lights on a darkening shore
8 a.m. Friday morning. Up past Lambeth Bridge and through Archbishop’s Park, a shot of espresso sandblasts the senses and –
– then you rise, weightless, oddly hushed, up through the still-lifting haze. Small lives implode and drop away until – glass-capsuled, high in a sundrenched sky, with Waterloo station splayed out below like a rusty fan on a flattened waste of dusty, discarded streets (and the rest of London just beyond, and the rest of the world just beyond that) – you smile again to yourself and think: this is why I do this… because I love feeling like this…
Abba on the Jukebox was our debut, a list of happy moments recollected in numbed confusion, each somehow imbued with melancholic foreboding. It still haunts, still triggers those freefalling heartbeats. The press release said simply: a song about endings. What else could it say? That the song always reminds me of the M6, of driving up to Manchester for the Radcliffe session, and of how much I hate motorways – except for from the sky, of course (the carefree entanglements of Spaghetti Junction, the car-free chalk-sculpture dazzle of Twyford Down), or from below (the Westway, tipping out over the Grand Union at Westbourne Park, the canal a black slick skulking in the concrete’s shadow, even on the brightest day)? Of course not, that all came later…
Dusk falls across the city, lights come on along the river –
The best view of the Wheel is from the drab chasm of Westminster Bridge Road. For years, Westminster Bridge Road was nothing but a dark angry snarl of traffic raging up from the Elephant (and passing, oblivious, the gateway to the former Necropolis station, from where Lambeth’s dead were once ferried in black-suited, soot-blacked, steam-palled trains to the air, space and soil of the Surrey hills). But now there’s a white arc scorched through the blue above the railway bridge: the Wheel, pinned on its spindle, like a river-top fan poised to blast the heat from the simmering streets of London’s last apocalyptic summer –
The Shinkansen is the Japanese intercity express, what we call the Bullet Train: though the straight translation, more prosaic, is simply “new trunk line”. There’s one on the back cover of this compilation, on the fencepost. Behind it is the 11.10 to London Bridge via Peckham Rye – less punctual, less svelte and altogether less likely to return covered in cherry blossom, but you still can’t beat the ride along the Bermondsey viaduct, with the ghost-shipped wharves of Lavender, Russia and Greenland Docks away across the rooftops. Or the garret-shaking District Line, eavesdropping its way from Hammersmith to Chiswick. Or the DLR hugging the twists in the Lea on its way out to Beckton. Or changing trains in the snow at Pfronten-Steinach, halfway up a mountain on the Austro-German border, two hours out of Munich with the snow-line already crossed a dozen times from green to white to green and back –
From the window of this office, which is also our bedroom, I can see the unexploded tower blocks on Kennington Road, two horses, the MI6 building, the hot-air balloon tethered on the site of the old Vauxhall pleasure gardens (1660-1859) and the last concrete outcrops of Lambeth Walk shopping precinct being smashed into rubble. I love all this. I also love Southwark station, snowflakes, Socialism, Alasdair Gray, St Saviour’s Dock footbridge and Massachusetts when it’s late at night, even though I’ve never seen it. You probably do too.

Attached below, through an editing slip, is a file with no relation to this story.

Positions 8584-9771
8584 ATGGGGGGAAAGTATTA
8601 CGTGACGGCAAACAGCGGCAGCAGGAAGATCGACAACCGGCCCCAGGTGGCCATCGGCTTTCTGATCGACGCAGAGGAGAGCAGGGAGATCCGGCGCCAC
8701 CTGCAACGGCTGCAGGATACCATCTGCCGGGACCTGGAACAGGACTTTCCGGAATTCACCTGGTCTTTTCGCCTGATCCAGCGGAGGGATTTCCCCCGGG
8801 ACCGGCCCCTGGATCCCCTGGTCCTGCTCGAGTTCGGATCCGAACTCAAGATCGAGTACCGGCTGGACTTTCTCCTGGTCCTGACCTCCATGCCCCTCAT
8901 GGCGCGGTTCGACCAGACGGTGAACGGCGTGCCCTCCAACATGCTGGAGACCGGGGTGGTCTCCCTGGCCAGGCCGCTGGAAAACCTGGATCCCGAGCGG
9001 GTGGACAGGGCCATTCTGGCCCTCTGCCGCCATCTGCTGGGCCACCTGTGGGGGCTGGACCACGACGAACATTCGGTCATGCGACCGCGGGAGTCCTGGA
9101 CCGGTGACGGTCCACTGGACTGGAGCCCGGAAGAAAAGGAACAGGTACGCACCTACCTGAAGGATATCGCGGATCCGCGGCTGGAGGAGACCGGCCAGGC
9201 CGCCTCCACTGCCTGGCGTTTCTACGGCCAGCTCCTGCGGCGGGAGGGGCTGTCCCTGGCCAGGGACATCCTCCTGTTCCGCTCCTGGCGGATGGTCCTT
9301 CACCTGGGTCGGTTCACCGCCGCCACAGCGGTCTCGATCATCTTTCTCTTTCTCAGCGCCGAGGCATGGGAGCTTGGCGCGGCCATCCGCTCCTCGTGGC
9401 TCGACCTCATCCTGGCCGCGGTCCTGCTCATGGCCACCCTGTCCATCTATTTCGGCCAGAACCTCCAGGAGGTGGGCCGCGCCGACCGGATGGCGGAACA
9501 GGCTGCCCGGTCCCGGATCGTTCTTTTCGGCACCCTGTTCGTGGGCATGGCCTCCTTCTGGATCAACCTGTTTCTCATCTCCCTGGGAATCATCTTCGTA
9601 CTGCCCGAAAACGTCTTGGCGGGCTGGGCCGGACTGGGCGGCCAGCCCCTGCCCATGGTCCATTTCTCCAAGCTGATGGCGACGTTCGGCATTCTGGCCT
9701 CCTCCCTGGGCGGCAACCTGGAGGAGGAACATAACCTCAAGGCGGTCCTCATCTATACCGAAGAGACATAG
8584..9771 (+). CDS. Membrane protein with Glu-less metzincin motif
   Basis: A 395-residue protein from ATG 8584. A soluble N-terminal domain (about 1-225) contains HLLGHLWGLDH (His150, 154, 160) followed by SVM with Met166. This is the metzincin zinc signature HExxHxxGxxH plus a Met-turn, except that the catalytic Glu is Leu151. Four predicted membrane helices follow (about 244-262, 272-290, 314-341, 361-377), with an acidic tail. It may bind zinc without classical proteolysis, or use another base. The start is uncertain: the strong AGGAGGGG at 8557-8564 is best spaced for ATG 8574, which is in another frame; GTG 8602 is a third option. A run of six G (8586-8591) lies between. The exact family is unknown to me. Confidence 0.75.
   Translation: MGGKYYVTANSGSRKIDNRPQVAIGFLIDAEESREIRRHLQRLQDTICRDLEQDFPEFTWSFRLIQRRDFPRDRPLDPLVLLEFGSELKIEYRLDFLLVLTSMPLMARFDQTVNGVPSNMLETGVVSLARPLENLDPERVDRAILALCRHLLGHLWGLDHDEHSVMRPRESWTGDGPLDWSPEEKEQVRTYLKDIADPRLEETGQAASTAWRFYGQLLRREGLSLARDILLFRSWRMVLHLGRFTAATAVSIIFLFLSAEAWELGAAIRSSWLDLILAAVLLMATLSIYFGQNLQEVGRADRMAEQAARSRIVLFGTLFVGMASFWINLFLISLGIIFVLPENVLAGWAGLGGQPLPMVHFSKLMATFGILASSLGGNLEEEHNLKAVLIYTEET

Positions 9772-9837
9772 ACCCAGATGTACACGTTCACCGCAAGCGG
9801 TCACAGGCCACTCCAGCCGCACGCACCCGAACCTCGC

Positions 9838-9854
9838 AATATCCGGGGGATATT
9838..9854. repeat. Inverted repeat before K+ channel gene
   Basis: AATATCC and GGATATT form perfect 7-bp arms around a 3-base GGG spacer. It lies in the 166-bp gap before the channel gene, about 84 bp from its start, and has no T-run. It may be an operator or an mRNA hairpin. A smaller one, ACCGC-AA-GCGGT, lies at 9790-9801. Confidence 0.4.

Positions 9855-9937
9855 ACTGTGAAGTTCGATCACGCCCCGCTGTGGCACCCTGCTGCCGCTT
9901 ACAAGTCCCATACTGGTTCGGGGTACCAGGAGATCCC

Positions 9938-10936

And I’m trusting that the off-guard glimpse of a distant, lit-up city from the top deck of a 159 racing down Brixton Hill charges you with the same moment-melting urge to kiss strangers that hearing, say, Smile Again for the first time did – lights out, tucked-up under the bedclothes, in the bed of someone stranger and more wonderful than you’d ever dared hope – because then you’ll already know why I’m refusing to list here numbers, formats or pressing quantities, just like you’ll know whether to be scared, thrilled or bewildered when the conductor, handing you your change, bends low and whispers that talk at the depot these days is all of how we’re each of us made from nothing but the dusty insides of long-dead stars.
Anyway: I was down by the river at Battersea, the landing slip by the church (Saxon, rebuilt 1777, now a poor shrinking mute under the vast glass gaze of the Montevetro apartment block), musing on change, entropy, the probable irreversibility of Time and whether the Universe really is planning on a lonely cold dark suicide – and, if so, whether Science should quit being so bloody objective and start trying to talk it round – when a couple of Canada Geese splashing about in the flotsam at the water’s edge caught my attention.
Luckily, I had both a camera and a keen eye for the more gawky and awkwardly beautiful manifestations of the pop sensibility readily to hand.
Vauxhall, May 2000
This text originally appeared as the sleevenotes to a Shinkansen Recordings compilation released in May 2000, when the London Eye was brand new, the 159 was still a Routemaster, and I’d never seen Massachusetts late at night. Abba On The Jukebox and Smile Again are two songs on the album, by Trembling Blue Stars and Tompot Blenny respectively. The hot-air balloon in Spring Gardens disappeared that autumn after the Real IRA launched a missile attack on the MI6 building using a Russian-built Mark 22 anti-tank weapon, later found discarded in the bushes. And one of the tower blocks on Kennington Road really did explode – or, rather, a boiler in the basement did – it woke me up.